ACRL

Association of College & Research Libraries

The Keystone Principles

Marianne Gaunt

An action plan for values-based librarianship

Preamble

In September 1999, 80 academic library leaders came together to engage i…eries of discussions and working sessions at the ARL/ OCLC Strategic Issues Forum for Academic Library Directors in Keystone, Colorado. These discussions created “The Keystone Principles,”…et of principles and action items to guide academic libraries’ efforts and establis…oundation for joint future-oriented action based on traditional academic library values.

“The Keystone Principles” invoke and express the urgency of three areas requiring explicit action based o…ivid set of usercentered principles.

Access to information a…ublic good. Scholarly and government information is created at the expense of public and/or academic institutions. Therefore, there i…ublic interest in the availability of this information. Yet some commercial interests have disrupted availability through unreasonable pricing policies, restrictive licensing practices, and legislative assaults on the traditional American copyright balance between the rights of the individual creator and the public interest as embodied in the concept of educational fair use. The right to read and know without cost is threatened. Further, in the online environment, commercial access services are distorting search results for profit without defining how these results are obtained and organized. Individuals are receiving biased information without any way to recognize or identify the source of the bias.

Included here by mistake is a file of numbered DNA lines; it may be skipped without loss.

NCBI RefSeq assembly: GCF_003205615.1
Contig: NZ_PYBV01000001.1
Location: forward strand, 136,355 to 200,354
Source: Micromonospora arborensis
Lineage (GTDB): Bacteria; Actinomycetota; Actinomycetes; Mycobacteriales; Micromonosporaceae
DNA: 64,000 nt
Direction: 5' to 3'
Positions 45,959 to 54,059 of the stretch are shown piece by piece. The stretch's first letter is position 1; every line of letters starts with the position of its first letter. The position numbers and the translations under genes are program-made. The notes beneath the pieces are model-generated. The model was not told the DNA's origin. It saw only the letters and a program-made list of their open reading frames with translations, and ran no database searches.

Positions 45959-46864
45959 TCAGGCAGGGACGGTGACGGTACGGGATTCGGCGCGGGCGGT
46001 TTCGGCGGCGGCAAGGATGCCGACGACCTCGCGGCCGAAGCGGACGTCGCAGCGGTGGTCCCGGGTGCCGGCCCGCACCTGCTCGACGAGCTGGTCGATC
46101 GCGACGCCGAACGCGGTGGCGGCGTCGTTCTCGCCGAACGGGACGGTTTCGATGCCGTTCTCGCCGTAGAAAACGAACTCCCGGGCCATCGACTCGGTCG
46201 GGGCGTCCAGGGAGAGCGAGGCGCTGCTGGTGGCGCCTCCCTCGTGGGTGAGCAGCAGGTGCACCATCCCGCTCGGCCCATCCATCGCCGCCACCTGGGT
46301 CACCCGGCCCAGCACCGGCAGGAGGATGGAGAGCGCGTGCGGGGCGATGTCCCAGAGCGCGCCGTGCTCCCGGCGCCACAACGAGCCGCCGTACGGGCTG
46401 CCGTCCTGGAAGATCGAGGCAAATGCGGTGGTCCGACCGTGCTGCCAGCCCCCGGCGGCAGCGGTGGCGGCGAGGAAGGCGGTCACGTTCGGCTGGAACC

Need for bias-free systems and for libraries to create these new systems. At the same time as the technological and economic environments of higher education have changed, academic institutions are being forced to look for ways to create and disseminate knowledge in support of the learning and research programs that are more affordable and sustainable over the long term. To date, these systems have been created largely outside academe and most certainly outside libraries, thus they exist without the benefit of the expertise gained by librarians in how information is used and the academic and societal values librarians bring to the enterprise. As new access and storage systems are developed, it is important that the knowledge and values that surround the traditional academic library be incorporated and systems be developed which restore affordability, provide access, and embody the values of the educational community.